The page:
Why Tolerance Is Condescending

Question: Is religion responsible for a lot of the world’s \r\nproblems?
\r\n

\r\nPenn Jillette:
What you've said, "a lot," sure. If you want to go to\r\n "most" or "all," then no but there is certainly people...  there's a \r\ngreat quote by the physicist... What's his name? Weinberg. Steve \r\nWeinberg. The quote of with or without religion good people do good \r\nthings and bad people do bad things but for good people to do bad things\r\n that takes religion. I'm not sure that's word-for-word, almost certain \r\nit isn't, but it's important. I think it's not religion. It's much \r\ndeeper than that. My beef is not with religion per se; my difference of \r\nopinion is with objective and subjective reality.

Einstein said \r\nthe big question is when you turn away is the tree still there? And I \r\ntalk to Richard Feynman about this and Murray Goodman, there's a feeling\r\n that in particle physics the "experimenter effect," a lot of that stuff\r\n is distorted. I believe very strongly that there is a physical reality \r\nthat my perception does not change. Now you can make the argument that \r\nwe're all just brains in jars, the Matrix, and all of this is an \r\nillusion and that is an airtight argument. You can't refute it but let's\r\n just say it's not that. I think there's a real reality out there and \r\nthe people who say "I believe in God because I feel that there's some \r\nhigher power in the universe"—the problem I have with that is that once \r\nyou've said you believe something that you can't prove to someone else \r\nyou have completely walled yourself off from the world.

And \r\nyou've essentially said no one can talk to you and you can talk to no \r\none. You've also given license to everybody else who feels that. If you \r\nsay to me "I can't prove it Penn, but I have a feeling in my heart that \r\nthere is a power over everything that connects us," why can't Charlie \r\nManson say "I can't prove it but I can have a feeling that the Beatles \r\nare telling us to kill Sharon Tate and that the race riots are coming?" \r\nWhy can't Al Qaeda say "I have a feeling in my heart that we need to \r\nkill these particular infidels?" Why can't the men who tortured and \r\ndisfigured Ayaan Hirsi Ali—why isn't what they feel in their heart \r\nvalid?

The problem is if you have a sense of fairness simply by \r\nsaying you believe in a higher power because you believe in it, you've \r\nautomatically given license to anyone else that wants to say that. So I \r\nwould rather be busted on everything I say and I am, you know, when \r\nyou've put yourself out on television and on radio as someone who really\r\n does believe in objective truth there is not a sentence that I will say\r\n in this interview that won't get three or four tweets of somebody with \r\ninformation busting me on it. And they're right, you know, very rarely \r\nam I busted on something where I'm right. If someone is taking the \r\ntrouble to let me know I've said something wrong, chances are I'm wrong.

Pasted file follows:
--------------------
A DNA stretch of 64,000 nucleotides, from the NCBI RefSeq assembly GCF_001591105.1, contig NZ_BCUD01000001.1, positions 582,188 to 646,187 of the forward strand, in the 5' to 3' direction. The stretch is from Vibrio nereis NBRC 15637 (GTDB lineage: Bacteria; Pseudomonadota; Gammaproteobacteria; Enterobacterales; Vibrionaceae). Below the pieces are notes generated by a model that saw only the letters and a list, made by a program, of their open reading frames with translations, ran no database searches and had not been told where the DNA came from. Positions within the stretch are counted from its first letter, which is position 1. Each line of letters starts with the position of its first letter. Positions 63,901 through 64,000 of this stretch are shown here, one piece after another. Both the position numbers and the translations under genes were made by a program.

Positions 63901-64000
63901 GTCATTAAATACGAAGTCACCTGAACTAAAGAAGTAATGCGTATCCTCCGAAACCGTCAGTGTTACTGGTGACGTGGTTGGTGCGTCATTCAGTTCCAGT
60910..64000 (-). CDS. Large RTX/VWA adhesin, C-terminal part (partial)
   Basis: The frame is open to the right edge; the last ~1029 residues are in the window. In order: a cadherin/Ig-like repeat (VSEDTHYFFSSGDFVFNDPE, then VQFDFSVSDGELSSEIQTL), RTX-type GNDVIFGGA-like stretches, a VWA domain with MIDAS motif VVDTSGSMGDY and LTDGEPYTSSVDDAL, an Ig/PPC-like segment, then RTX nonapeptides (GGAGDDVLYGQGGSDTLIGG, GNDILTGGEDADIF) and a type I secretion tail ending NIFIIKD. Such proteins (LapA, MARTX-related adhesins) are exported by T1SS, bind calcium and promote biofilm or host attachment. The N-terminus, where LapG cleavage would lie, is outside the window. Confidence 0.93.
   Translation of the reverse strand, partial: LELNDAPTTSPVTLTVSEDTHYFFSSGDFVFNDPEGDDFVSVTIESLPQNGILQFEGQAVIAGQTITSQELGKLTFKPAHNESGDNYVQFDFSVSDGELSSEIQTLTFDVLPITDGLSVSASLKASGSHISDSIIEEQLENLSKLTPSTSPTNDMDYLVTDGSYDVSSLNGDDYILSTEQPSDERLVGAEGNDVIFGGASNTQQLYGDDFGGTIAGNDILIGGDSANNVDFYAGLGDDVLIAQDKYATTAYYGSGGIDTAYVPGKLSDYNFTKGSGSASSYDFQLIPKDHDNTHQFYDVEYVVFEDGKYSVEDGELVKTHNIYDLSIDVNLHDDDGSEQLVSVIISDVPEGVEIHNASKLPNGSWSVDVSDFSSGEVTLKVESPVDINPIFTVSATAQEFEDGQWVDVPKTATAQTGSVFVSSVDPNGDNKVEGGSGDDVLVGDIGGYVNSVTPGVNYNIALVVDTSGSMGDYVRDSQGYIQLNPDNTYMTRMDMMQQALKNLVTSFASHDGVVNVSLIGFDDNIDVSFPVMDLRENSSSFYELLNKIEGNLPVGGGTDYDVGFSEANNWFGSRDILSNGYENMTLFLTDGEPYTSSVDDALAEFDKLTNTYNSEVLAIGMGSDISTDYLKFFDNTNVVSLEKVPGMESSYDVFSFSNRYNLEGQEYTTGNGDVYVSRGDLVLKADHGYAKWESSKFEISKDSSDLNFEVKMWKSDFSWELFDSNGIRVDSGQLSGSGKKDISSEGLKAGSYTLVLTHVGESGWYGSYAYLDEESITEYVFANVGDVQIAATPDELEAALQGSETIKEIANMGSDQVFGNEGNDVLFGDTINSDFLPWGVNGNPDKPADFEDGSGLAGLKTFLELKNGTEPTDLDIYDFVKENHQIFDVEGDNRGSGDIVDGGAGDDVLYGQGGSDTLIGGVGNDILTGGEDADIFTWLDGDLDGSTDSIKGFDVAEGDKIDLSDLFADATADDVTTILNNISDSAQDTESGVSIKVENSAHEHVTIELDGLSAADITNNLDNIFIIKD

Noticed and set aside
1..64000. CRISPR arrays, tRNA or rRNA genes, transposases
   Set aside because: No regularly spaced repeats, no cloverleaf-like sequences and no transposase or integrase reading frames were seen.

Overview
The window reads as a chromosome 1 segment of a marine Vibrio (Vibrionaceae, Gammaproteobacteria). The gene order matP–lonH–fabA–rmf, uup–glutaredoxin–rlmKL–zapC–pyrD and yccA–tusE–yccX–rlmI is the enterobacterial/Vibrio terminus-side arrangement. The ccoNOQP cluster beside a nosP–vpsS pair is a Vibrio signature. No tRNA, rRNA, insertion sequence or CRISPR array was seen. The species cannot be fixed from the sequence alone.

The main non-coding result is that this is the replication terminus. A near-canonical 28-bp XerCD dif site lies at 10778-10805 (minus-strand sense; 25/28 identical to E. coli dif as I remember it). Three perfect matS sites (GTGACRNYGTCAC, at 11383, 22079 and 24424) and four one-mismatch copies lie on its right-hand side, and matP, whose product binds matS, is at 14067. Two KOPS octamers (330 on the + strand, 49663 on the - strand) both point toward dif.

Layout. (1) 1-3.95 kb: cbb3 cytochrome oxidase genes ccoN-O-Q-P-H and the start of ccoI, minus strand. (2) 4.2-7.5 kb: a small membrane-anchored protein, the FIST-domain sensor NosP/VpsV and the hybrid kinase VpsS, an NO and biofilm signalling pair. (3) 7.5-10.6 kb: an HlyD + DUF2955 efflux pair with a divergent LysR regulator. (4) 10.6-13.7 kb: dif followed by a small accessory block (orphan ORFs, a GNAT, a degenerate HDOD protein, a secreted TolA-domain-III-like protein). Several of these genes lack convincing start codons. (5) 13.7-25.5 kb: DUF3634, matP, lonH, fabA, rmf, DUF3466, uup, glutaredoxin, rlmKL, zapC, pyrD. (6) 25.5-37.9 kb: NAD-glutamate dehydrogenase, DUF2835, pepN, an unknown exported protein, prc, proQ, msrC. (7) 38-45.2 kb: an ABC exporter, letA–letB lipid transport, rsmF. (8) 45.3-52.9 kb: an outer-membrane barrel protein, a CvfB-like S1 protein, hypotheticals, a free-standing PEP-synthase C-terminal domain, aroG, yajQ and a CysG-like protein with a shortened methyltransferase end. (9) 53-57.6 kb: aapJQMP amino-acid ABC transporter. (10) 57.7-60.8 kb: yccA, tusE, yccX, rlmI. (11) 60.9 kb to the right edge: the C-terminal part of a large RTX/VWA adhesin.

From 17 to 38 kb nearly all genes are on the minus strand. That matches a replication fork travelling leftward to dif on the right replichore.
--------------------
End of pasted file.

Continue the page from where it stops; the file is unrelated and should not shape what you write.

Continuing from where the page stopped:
But\r\n that's the world I live in. I want to live in a world of a marketplace \r\nof ideas where everybody is busted on their bullshit all the time \r\nbecause I think that's the way we get to truth. That is also what \r\nrespect is. What we call tolerance nowadays, maybe always—I'm always \r\nskeptical about the "nowadays" thing. I don't think things get that much\r\n different. What we call "tolerance" is often just condescending. It's \r\noften just saying, "Okay, you believe what you want to believe that's \r\nfine with me." I think true respect... it's one of the reasons I get \r\nalong so much better with fundamentalist Christians than I do with \r\nliberal Christians because fundamentalist Christians I can look them in \r\nthe eye and say, "You are wrong." They also know that I will always \r\nfight for their right to say that.

And I will celebrate their \r\nright to say that but I will look them in the eye and say, "You're \r\nwrong." And fundamentalists will look me in the eye and say, "You're \r\nwrong." And that to me is respect. The more liberal religious people who\r\n go "There are many paths to truth you just go on and maybe you'll find \r\nyour way"... is the way you talk to a child. And I bristle at that, so I\r\n do very well with proselytizing hardcore fundamentalists and in a very \r\ndeep level I respect them and at a very deep level i think I share a big\r\n part of their heart. I think in a certain sense I'm a preacher. My \r\nheart is there.

Recorded on June 8, 2010
Interviewed by Paul Hoffman

Religion can cause "good people to do bad things," but Penn Jillette gets along better with fundamentalists than with liberal Christians who preach easy tolerance.

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